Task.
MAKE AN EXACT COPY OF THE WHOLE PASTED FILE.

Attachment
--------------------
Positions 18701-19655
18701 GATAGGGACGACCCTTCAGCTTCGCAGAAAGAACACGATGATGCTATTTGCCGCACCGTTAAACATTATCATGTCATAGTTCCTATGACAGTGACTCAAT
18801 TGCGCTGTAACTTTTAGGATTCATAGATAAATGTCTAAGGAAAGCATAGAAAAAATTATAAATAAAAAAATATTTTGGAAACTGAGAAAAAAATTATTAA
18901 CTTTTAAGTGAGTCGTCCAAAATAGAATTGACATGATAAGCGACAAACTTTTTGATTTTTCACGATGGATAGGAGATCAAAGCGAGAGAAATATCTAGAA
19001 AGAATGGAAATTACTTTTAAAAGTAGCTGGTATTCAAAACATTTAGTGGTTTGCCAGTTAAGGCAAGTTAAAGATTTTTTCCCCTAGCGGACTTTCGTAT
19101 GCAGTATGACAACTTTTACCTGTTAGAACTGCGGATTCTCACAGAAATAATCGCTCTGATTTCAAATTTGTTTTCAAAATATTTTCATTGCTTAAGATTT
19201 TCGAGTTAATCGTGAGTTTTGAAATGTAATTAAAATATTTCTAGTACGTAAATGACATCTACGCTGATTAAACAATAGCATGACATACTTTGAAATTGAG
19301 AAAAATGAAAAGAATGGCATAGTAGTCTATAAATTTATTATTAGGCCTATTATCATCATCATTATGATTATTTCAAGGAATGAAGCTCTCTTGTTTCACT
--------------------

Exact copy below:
Positions 18701-19655
18701 GATAGGGACGACCCTTCAGCTTCGCAGAAAGAACACGATGATGCTATTTGCCGCACCGTTAAACATTATCATGTCATAGTTCCTATGACAGTGACTCAAT
18801 TGCGCTGTAACTTTTAGGATTCATAGATAAATGTCTAAGGAAAGCATAGAAAAAATTATAAATAAAAAAATATTTTGGAAACTGAGAAAAAAATTATTAA
18901 CTTTTAAGTGAGTCGTCCAAAATAGAATTGACATGATAAGCGACAAACTTTTTGATTTTTCACGATGGATAGGAGATCAAAGCGAGAGAAATATCTAGAA
19001 AGAATGGAAATTACTTTTAAAAGTAGCTGGTATTCAAAACATTTAGTGGTTTGCCAGTTAAGGCAAGTTAAAGATTTTTTCCCCTAGCGGACTTTCGTAT
19101 GCAGTATGACAACTTTTACCTGTTAGAACTGCGGATTCTCACAGAAATAATCGCTCTGATTTCAAATTTGTTTTCAAAATATTTTCATTGCTTAAGATTT
19201 TCGAGTTAATCGTGAGTTTTGAAATGTAATTAAAATATTTCTAGTACGTAAATGACATCTACGCTGATTAAACAATAGCATGACATACTTTGAAATTGAG
19301 AAAAATGAAAAGAATGGCATAGTAGTCTATAAATTTATTATTAGGCCTATTATCATCATCATTATGATTATTTCAAGGAATGAAGCTCTCTTGTTTCACT